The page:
Bancroft, Iowa, was struggling to stay vibrant and economically strong. Leaders in the community decided to see if they could make a difference in the economic and domestic quality of life in their town by partnering with Iowa State University Extension and Outreach’s Horizons program. Extension Families Finance specialist Jan Burk worked with leaders and volunteers through a series of community meetings to create a collective vision and plan for the small community of 800 people.


Other highlights from Emmet, Palo Alto, Kossuth, Winnebago and Hancock counties:

  • Environmental and Agriculture Awareness
    Over the past seven years, the Iowa State University Extension and Outreach staff in Kossuth, Palo Alto and Emmet counties organized an annual, day-long environmental and agriculture awareness program for more than 400 students. The program benefits local teachers. One teacher commented, “My students (are) being exposed to so many pertinent topics related to Iowa that enhance my Iowa History unit. I would be unable to do this within my classroom.”
  • Earned Income Tax Credit Assistance Benefits Low Income Iowans
    The Earned Income Tax Credit is the federal government’s largest anti-poverty program reducing the tax burden and supplementing wages for low income workers. With great commitment from volunteers and communities, ISU Extension and Outreach increased the amount of returns electronically filed by 44 percent from last year. More than $128,533 worth of Earned Income Tax credits were captured and $34,000 in saved tax preparation fees were returned to the local economy. Members of the deaf and Hispanic communities were among those served. Besides providing free tax preparation and e-filing, VITA volunteers provided information on financial asset-building resources like budgeting workshops, free credit report reviews, the Food Assistance Program, the Rent Reimbursement Program, foreclosure assistance and small business workshops.
  • 4-H County Council Service Project Raises Funds for Cerebral Palsy
    The Palo Alto County 4-H Council started sponsoring Pedal with Pete — a bike ride for cerebral palsy — in 1999 when a 4-H family came to them with the idea for a service project. Having a child with cerebral palsy, the family was interested in helping the county council start this project. Now, 13 years later, the council has donated a total of $9,385.05 to the Pedal with Pete Foundation, a philanthropic organization dedicated to raising money for the prevention and cure of cerebral palsy. More than 300 riders have participated in the event and helped raise awareness of the disease. Each year, the county council holds the event the third Sunday of September, asks businesses to donate money or prizes and encourages bike riders of all ages to get sponsors and come and pedal for a cure.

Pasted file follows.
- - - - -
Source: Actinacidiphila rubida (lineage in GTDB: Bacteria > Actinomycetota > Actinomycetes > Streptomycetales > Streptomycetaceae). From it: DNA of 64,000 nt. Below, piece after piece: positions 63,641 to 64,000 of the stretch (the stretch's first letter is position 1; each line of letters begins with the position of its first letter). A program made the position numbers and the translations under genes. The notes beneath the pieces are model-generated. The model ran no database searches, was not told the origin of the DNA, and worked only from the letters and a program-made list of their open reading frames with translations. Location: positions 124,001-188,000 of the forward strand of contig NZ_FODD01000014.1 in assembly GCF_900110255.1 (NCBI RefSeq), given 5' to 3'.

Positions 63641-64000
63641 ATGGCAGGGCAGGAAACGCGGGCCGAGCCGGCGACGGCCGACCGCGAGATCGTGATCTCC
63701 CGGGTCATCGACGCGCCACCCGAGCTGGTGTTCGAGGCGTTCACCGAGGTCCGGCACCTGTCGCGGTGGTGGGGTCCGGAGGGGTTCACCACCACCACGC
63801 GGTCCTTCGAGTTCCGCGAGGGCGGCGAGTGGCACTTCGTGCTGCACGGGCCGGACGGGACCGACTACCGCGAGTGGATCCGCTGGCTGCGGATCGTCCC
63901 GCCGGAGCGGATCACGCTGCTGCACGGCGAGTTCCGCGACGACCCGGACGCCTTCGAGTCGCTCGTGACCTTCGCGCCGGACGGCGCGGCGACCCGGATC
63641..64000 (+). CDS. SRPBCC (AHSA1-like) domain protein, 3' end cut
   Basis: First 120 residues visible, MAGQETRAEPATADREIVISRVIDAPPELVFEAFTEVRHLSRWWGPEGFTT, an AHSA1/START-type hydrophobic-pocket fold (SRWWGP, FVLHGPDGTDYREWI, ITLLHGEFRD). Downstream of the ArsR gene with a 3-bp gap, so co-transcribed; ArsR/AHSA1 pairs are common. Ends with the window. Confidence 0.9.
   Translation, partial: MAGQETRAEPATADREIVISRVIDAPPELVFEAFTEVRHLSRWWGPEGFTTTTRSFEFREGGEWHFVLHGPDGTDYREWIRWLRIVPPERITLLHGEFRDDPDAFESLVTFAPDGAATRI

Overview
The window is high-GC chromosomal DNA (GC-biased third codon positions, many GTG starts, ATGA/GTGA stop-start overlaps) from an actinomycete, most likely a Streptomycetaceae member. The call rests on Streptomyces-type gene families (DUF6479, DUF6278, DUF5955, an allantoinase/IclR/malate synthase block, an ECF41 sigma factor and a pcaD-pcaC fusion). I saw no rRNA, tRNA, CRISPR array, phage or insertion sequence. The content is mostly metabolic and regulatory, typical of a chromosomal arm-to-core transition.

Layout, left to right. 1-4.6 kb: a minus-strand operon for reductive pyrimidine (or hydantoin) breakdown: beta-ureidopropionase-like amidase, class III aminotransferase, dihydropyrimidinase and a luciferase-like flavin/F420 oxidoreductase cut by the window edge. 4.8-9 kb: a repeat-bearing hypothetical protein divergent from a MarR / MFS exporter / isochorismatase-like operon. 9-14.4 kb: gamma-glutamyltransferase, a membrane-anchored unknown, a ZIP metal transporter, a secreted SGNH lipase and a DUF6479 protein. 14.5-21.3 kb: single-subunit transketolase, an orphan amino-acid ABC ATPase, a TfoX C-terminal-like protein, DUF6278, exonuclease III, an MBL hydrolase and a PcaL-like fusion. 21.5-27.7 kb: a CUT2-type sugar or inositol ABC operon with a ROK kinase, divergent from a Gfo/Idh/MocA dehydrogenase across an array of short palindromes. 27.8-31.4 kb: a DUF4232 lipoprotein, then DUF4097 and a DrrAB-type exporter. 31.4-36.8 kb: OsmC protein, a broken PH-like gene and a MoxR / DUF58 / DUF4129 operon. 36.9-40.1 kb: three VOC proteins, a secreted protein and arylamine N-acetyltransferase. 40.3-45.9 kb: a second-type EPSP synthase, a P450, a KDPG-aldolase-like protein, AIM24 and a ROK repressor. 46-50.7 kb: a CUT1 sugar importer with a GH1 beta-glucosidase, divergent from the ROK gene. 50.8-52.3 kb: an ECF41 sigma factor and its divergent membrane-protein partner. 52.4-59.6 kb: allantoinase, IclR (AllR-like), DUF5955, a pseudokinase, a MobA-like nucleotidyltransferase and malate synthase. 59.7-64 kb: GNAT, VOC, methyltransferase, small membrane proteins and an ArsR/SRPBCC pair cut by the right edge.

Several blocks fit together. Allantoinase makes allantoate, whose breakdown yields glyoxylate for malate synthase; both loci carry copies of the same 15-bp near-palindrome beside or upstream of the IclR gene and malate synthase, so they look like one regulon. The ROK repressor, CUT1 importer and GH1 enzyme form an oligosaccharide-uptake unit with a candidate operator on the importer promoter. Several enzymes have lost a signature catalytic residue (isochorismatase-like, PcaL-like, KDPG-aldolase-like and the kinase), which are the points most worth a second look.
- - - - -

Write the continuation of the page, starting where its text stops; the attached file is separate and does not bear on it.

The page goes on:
• CIRAS Partners with Snap-on (PDF)
    The Algona facility of Snap-on Inc. produces high-end, custom-made rolling tool cabinets for industrial and automotive use. The plant has been located in Algona for 55 years and continues to be one of the largest employers in the region. Since 2007, Iowa State University, Iowa State University Extension and Outreach’s Center for Industrial Research and Service (CIRAS) and Snap-on have partnered for three semesters, providing 21 student resource teams to work on numerous strategic improvement projects. Through the partnership, numerous real-world solutions, detailed implementation plans, and documented savings have resulted. The students used lean tools and resource materials available through Iowa State University to help define complex problems and issues. The effects of the relationship have been valuable and Snap-on Algona looks forward to working with the next group of students.